Wants Strict Limits On Maximum Number Of Flights Throughout
Bringing order to chaos -- that's
what the US Department of Transportation hopes to do at New York's
JFK International Airport. Friday, the agency released its target
figures for the number of daily flights that can safely be handled
at JFK, in advance of next week's schedule reduction meeting
between the FAA and airlines.
These initial targets are required by statute to begin the
scheduling reduction meeting and to determine the flight reductions
required to reduce congestion at JFK, according to Transportation
Secretary Mary Peters.
As ANN reported, the meeting
will be held October 23-24 in Washington.
"Our strong preference is to develop market-based solutions that
will address delays and preserve passenger choice," Secretary
Peters said. "But we will consider scheduling reductions as a last
resort in order to prevent a repeat of this summer’s
Peters said that from 0600 to 2159 local time daily, the target
for the number of flights per hour is 80 -- except for 1500 to
1859, when the target will be 81 flights. To efficiently space
flights throughout an entire hour, the Department also set a
30-minute maximum of total flights at 44, and the 15-minute maximum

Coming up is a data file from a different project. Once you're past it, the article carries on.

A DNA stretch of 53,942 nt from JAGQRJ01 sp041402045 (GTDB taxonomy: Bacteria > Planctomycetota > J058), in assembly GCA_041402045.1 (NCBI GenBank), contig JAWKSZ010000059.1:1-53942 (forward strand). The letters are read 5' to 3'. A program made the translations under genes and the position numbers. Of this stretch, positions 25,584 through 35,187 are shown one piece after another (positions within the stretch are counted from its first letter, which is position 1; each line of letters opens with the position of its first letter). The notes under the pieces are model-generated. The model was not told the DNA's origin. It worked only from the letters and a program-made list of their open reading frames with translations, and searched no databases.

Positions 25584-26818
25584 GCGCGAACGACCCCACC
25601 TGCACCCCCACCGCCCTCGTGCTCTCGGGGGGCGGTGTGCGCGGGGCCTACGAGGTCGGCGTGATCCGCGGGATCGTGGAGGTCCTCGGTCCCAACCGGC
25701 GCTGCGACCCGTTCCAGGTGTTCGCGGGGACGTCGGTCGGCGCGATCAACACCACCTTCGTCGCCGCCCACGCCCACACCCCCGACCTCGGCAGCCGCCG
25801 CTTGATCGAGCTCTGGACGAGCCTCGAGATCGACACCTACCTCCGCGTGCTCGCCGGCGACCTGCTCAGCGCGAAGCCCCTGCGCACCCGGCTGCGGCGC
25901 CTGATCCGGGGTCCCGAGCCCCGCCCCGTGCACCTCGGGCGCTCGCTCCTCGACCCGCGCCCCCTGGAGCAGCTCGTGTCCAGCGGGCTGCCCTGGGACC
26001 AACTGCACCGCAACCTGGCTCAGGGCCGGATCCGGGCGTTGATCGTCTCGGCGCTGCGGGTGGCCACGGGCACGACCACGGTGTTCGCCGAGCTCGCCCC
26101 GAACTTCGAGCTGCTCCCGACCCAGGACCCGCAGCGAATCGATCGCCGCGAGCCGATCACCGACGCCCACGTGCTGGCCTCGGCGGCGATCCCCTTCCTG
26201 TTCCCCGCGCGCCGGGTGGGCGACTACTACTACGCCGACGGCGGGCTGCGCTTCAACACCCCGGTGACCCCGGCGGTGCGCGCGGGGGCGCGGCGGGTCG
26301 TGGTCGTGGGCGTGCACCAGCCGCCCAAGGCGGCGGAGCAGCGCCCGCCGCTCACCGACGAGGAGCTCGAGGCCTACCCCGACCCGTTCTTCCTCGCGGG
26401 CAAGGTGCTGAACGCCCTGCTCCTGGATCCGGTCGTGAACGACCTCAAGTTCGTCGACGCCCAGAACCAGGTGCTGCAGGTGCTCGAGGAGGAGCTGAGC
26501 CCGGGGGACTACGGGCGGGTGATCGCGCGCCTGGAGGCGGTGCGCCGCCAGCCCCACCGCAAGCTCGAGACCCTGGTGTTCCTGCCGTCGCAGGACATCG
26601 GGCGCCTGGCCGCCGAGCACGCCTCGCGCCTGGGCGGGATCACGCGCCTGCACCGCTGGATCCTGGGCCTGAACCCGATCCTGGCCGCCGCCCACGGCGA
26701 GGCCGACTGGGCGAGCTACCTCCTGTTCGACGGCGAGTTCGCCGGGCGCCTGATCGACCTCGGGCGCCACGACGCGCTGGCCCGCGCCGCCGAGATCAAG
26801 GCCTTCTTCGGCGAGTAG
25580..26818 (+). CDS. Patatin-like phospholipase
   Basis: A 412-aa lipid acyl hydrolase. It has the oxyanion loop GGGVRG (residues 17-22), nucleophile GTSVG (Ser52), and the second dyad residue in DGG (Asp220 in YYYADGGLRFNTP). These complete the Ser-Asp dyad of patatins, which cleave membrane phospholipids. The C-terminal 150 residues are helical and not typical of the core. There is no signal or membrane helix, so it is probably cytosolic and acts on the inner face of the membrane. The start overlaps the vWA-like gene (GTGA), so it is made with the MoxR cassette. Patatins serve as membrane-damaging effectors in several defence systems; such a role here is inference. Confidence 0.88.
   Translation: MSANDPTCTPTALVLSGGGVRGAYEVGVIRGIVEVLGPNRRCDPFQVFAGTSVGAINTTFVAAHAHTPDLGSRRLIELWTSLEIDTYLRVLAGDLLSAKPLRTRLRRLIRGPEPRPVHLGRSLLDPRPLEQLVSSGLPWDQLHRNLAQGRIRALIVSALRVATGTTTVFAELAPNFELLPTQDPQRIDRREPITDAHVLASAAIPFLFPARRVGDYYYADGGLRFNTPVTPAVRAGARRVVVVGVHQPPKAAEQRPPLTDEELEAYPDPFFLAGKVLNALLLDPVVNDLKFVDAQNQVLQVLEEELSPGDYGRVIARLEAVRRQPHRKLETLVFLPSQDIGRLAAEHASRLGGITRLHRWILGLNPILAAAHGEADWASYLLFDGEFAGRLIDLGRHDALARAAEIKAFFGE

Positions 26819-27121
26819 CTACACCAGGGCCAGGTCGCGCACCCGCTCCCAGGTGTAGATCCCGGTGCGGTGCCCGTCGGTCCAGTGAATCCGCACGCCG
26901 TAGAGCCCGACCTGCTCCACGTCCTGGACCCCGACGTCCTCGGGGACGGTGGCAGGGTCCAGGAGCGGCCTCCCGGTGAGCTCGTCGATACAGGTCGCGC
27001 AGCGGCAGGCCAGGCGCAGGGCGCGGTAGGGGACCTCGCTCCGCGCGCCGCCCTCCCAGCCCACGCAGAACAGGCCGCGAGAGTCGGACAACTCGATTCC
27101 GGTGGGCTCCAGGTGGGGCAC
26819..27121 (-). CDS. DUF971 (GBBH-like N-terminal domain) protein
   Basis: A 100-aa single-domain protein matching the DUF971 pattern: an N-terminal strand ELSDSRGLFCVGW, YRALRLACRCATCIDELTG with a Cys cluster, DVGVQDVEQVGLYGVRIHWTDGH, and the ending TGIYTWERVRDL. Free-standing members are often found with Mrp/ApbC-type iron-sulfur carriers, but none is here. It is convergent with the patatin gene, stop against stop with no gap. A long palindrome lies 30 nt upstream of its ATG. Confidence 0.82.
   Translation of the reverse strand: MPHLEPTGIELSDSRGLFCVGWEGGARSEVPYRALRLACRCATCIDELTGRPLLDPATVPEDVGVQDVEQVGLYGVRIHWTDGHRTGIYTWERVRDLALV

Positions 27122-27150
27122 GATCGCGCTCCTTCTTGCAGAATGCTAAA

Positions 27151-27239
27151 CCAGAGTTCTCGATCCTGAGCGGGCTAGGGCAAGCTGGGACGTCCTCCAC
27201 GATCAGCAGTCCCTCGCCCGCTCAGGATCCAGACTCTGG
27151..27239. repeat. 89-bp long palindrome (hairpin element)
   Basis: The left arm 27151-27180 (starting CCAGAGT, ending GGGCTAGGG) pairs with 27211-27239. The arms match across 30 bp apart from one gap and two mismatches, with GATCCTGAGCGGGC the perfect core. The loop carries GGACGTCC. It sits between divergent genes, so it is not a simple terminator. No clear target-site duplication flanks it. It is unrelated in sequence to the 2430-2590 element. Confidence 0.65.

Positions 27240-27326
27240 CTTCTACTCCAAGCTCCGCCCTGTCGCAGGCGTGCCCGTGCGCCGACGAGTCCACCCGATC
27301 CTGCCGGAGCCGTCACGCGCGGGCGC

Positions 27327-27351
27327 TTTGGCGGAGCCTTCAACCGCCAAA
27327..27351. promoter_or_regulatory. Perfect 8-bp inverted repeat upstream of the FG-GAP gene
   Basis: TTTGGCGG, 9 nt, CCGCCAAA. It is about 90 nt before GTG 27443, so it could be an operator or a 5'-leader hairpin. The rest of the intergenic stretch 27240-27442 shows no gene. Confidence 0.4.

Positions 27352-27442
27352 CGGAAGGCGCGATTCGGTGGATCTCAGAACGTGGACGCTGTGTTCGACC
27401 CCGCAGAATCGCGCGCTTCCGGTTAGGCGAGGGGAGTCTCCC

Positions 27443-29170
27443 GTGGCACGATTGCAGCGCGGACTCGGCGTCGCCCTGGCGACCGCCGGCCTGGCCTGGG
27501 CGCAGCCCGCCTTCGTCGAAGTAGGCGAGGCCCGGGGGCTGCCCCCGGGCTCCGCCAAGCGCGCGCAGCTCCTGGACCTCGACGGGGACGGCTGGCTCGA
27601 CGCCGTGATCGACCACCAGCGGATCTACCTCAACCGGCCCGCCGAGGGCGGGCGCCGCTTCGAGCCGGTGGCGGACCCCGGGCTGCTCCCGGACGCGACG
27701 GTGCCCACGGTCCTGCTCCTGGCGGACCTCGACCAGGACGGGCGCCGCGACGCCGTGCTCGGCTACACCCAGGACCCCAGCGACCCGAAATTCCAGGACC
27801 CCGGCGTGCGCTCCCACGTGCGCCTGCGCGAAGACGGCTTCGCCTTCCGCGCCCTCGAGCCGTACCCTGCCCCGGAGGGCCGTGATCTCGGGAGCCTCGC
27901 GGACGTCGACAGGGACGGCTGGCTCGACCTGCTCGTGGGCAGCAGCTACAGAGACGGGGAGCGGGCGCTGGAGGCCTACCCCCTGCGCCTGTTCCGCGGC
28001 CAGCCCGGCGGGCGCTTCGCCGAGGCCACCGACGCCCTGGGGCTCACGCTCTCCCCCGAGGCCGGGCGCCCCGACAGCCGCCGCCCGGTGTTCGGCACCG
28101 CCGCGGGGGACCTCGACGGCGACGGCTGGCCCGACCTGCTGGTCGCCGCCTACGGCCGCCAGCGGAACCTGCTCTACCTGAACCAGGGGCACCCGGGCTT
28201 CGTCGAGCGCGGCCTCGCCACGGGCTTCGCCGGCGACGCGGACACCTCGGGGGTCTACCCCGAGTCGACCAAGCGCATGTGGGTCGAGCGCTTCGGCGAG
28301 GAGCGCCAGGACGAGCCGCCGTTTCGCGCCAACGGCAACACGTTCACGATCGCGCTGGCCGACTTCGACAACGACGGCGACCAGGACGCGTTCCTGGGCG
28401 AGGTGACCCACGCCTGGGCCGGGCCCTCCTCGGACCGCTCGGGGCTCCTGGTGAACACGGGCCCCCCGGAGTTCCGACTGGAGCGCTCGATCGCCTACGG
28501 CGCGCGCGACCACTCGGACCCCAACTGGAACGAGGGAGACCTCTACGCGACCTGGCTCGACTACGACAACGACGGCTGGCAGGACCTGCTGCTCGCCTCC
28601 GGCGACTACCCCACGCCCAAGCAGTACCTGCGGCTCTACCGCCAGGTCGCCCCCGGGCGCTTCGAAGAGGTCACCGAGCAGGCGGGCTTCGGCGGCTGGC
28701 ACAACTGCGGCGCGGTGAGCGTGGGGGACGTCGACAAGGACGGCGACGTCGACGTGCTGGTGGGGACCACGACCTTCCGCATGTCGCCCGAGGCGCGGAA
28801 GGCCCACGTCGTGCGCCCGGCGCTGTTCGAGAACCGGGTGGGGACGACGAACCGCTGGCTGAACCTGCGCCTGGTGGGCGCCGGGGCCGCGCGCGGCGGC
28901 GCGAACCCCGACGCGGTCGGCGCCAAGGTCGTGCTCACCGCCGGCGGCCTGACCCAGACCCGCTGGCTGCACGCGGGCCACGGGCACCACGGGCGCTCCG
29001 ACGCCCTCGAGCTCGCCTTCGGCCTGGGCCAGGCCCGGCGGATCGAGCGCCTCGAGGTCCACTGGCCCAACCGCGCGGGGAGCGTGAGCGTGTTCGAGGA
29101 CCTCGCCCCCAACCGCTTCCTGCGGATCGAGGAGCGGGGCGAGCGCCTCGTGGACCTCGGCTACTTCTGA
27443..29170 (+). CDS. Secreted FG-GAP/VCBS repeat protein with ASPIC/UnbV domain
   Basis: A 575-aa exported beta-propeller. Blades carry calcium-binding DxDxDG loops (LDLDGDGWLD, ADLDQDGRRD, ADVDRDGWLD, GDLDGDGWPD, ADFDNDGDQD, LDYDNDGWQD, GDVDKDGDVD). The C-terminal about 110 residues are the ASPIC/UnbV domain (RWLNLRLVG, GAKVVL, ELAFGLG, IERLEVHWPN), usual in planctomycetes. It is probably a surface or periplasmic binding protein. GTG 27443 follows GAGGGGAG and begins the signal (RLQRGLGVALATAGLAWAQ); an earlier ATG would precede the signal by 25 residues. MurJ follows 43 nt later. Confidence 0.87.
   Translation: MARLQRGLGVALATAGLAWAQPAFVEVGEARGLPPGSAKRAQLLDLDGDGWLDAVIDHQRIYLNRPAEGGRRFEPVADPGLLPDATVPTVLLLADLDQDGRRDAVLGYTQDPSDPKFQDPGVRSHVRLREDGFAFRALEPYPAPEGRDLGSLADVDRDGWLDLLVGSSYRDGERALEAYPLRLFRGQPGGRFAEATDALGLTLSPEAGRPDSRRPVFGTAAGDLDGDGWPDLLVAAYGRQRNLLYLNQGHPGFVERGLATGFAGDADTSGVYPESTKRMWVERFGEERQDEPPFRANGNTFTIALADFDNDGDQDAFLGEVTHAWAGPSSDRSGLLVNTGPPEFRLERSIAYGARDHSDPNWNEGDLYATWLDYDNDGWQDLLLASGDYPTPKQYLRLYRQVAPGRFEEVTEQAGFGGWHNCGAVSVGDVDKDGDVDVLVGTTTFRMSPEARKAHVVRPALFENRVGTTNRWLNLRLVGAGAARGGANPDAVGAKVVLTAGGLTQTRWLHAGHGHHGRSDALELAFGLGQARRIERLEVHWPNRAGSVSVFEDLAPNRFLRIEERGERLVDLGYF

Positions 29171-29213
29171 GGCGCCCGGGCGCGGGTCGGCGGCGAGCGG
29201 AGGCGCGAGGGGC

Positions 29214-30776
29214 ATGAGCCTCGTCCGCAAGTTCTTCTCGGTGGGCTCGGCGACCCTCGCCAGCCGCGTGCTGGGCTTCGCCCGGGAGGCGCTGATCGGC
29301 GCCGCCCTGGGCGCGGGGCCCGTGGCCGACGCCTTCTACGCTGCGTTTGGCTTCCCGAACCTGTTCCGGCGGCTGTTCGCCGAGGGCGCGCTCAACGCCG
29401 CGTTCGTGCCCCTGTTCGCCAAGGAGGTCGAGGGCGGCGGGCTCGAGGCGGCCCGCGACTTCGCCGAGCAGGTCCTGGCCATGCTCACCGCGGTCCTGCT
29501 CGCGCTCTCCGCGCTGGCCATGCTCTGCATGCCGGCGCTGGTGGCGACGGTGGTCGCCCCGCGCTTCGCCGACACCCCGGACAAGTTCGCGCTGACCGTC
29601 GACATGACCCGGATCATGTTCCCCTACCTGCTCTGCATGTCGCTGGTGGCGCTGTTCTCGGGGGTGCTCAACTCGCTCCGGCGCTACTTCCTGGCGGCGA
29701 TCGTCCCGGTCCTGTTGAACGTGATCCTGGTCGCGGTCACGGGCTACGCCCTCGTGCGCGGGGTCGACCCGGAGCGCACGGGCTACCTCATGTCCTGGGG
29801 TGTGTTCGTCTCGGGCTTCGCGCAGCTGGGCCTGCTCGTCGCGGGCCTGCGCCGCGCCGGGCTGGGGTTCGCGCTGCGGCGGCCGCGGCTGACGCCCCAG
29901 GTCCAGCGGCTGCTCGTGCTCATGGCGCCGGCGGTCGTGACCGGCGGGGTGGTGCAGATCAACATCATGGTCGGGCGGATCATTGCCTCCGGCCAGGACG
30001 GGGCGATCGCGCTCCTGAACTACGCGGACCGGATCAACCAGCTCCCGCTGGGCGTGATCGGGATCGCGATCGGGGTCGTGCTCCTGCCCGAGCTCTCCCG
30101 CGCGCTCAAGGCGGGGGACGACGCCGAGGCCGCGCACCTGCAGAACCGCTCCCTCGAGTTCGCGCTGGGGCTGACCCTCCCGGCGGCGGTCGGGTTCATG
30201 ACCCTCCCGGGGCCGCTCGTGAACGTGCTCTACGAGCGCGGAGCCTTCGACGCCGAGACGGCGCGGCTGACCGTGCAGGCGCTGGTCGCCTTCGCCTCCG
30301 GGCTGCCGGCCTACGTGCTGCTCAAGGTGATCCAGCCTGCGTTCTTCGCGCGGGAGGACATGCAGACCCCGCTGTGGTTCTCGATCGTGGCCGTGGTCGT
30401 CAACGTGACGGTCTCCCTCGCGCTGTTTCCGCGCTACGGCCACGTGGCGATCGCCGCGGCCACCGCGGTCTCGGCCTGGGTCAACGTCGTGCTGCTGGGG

at 24 flights.
In addition, to evenly spread demand for both arrivals and
departures and to make the best use of the airport’s runway
configuration, the number of arrivals or departures may not exceed
53 in any one hour period, 29 in any 30-minute period or 16 in any
15-minute period, Peters said.
To set the targets, the FAA reviewed hourly arrivals and
departures from July 2005 through July 2007. The review determined
an increase in capacity, from 74 operations per hour between July
2005 and June 2006 to 81 from February through July 2007. However,
during the same period, airlines increased their operations at JFK
by more than 40 percent, causing on-time arrival performance at the
airport to slip to 59 percent in July 2007, she said.
The scheduling meeting is part of a two-pronged approach to
address chronic New York delays, Peters said. She has also charged
a group of airline, airport and travel officials with developing a
series of market-based measures to reduce congestion at New
York’s three major airports before the start of the 2008
summer travel season.